The Lead On, Creatively series highlights TCU College of Fine Arts alumni, students and faculty who are putting their passion into practice.
We spoke to Caity Mulkearns ’10 about her successful career in the performing arts and advice to emerging costume designers. She serves as an associate designer for “Shucked,” a Broadway production.
An Eye for Design
Mulkearns’ remarkable journey has taken her from small-scale productions to the dazzling lights of Broadway. Along her path, she has collaborated with renowned costume designer Angela Wendt on the acclaimed musical “Rent.”
For Mulkearns, the most rewarding projects are the ones that challenge her diverse skill set. She had the opportunity to explore and integrate LEDs into costumes for the production of “Other World,” with a keen focus on both storytelling and actor safety.
In her role as associate designer, Mulkearns adapts to the specific needs of the lead designer. Typically, the costume designer’s process begins with research and discussions involving the director, fellow designers and the cast. Mulkearns then helps to create the production’s blueprint, but her primary work begins when sketches are approved by the producers and director.
“Each process is different, but turning sketches into reality involves a lot of creativity – aesthetically and logistically.”
Designing on Broadway
Mulkearns has formed a decade-long partnership with Tilly Grimes, the costume designer for “Shucked.” The duo created two sets of costumes for the production, with the initial wardrobe completed in fall 2022.
Mulkearns and Grimes completed three weeks of pre-rehearsal work in New York City before transitioning to Salt Lake City for the production, where most items were purchased off the rack and then customized as needed for the show.
“It was a whirlwind of activity: sourcing, fitting, reshopping, pinning, returns and packing – all crammed into a rather compact space,” explains Mulkearns. “Once we arrived in Utah, we had the luxury of a dedicated costume shop for any necessary builds, alterations and crafts work.”
During the two weeks when the show was running, it became clear that the costumes would need a transformation on the way to Broadway.
Grimes redrew the show, creating a built version where most costumes are made from scratch, allowing for functional customization.
With the newly approved sketches in hand, Mulkearns divided them into design packets to be sent to costume shops in New York City, kickstarting the bid process. During this phase, costume shops express their availability and interest in particular costumes, along with cost estimates.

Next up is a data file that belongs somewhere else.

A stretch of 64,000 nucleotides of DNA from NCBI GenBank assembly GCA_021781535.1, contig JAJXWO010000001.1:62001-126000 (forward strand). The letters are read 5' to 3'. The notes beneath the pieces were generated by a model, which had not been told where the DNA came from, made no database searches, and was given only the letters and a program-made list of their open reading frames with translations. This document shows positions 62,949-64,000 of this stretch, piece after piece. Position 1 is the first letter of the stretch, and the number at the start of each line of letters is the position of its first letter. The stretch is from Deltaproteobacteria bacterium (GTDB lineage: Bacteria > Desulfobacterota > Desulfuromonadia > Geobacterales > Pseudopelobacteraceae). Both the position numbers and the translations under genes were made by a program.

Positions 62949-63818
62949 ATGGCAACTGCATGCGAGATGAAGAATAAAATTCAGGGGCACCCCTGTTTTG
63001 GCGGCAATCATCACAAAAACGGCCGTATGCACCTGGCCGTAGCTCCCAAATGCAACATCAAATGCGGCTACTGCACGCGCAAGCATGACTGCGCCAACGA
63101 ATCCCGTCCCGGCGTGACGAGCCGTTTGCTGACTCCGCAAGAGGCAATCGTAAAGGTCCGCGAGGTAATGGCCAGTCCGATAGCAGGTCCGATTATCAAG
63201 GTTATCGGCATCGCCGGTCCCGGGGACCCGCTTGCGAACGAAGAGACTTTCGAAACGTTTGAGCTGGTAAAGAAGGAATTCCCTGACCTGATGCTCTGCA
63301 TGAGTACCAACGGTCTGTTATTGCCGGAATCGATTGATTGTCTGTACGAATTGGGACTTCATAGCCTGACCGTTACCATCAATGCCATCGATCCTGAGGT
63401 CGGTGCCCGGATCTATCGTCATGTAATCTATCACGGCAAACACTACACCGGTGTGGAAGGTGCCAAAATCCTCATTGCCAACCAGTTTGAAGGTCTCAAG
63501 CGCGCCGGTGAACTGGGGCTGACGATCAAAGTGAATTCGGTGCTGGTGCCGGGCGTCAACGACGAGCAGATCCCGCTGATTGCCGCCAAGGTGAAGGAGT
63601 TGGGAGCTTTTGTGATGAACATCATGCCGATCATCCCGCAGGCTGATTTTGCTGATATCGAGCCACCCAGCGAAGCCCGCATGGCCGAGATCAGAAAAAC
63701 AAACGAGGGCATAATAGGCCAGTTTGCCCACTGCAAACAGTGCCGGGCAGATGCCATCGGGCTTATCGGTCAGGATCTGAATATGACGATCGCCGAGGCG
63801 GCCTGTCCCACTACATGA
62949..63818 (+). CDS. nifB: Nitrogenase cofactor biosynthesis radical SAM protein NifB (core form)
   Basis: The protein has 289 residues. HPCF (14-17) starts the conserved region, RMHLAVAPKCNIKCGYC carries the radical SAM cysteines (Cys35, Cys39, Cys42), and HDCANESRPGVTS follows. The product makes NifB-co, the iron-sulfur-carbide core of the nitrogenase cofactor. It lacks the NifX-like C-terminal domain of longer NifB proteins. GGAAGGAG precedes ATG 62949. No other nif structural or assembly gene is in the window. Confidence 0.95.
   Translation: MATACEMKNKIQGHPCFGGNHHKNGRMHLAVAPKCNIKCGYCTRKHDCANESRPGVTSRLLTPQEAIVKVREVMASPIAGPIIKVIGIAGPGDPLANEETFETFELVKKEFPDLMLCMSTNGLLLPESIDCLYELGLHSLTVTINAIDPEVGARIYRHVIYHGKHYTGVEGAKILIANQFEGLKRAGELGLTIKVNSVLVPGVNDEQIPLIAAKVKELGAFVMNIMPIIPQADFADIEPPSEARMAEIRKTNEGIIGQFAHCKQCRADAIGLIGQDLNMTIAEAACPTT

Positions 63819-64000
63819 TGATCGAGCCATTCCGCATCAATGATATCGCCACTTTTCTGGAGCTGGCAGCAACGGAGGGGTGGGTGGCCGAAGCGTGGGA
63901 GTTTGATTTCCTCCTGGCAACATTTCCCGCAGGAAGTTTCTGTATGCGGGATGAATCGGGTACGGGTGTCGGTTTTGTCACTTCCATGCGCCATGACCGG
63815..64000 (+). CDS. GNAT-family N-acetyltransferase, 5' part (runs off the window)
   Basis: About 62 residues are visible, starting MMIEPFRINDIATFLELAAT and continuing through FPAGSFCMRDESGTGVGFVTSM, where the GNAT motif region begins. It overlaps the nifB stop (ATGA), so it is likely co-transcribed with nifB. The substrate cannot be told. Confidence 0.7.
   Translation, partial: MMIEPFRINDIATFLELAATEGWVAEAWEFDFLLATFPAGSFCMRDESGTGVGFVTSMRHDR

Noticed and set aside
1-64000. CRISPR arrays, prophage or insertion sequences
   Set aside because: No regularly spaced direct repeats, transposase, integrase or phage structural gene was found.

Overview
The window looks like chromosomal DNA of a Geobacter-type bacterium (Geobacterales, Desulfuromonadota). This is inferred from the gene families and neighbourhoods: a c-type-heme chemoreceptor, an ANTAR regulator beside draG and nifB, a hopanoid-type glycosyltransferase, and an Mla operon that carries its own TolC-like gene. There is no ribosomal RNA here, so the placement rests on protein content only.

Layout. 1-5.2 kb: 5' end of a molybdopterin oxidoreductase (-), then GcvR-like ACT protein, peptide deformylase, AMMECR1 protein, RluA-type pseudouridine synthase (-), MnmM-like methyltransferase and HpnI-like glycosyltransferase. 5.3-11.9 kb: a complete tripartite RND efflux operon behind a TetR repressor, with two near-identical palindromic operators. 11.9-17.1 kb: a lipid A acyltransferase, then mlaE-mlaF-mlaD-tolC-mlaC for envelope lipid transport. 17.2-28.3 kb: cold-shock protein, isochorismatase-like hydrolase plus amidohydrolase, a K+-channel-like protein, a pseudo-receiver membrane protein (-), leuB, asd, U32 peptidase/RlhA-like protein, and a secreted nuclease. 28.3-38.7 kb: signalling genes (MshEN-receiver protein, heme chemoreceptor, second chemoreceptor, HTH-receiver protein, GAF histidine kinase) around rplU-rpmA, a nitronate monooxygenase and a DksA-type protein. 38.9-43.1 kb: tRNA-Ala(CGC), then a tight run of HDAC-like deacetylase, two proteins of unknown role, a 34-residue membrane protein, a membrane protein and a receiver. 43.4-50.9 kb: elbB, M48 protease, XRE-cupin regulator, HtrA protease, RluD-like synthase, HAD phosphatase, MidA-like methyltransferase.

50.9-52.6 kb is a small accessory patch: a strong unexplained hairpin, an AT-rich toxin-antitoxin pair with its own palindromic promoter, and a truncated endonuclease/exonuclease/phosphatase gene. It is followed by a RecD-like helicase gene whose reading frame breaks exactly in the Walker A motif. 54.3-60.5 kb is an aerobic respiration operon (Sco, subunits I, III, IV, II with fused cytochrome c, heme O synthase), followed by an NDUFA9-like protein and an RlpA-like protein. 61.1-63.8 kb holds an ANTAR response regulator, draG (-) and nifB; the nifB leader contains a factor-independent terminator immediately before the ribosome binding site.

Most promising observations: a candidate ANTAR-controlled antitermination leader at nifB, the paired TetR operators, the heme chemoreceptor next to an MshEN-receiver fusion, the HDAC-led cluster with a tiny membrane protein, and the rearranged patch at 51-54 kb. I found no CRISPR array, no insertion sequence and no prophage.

“We worked with over 15 individual shops and artisans to build the characters, including creating custom fabrics, embroidery, screen printing and hand painting. The items were then distressed and worn in.”
Mulkearns led a full-time team of four throughout the process, with her schedule filled with fittings, fabric sourcing, logistics and more.
“It was a busy 10 weeks building up to tech, with another five weeks of tech and previews where we added and changed costumes and musical numbers before the opening,” she explains. “With new cast members coming in, my time with ‘Shucked’ still hasn’t ended.”
Q&A with Mulkearns
What skills from TCU have been most helpful in your career?
Proficiency in accounting and Excel – at the end of the day theater is still show business. Whether you work with a nonprofit or a commercial producer, budgets are the predominant topic.
Theater TCU Costume Studio Manager Michele Alford has a motto that has drilled itself into my soul, “Set yourself up for success.” Taking the time to find the best way to achieve goals for myself, the team, hired vendors, actors, wardrobe and the show ensures everyone’s satisfaction. This process supports my confidence when making requests.
What advice would you give students entering the field of costume design?
- Success and progress are non-linear.
- Don’t be precious about your work. The ultimate goal is to support the narrative in a clear way.
- Try not to say No – it stops the conversation. Instead give options for what you would need to accomplish what’s being asked whether that is additional funds, labor or time. If you manage expectations, you’ll always deliver.
What’s next for you?
My next project is the world premiere of “I Need That” by Theresa Rebeck, starring Danny DeVito on Broadway.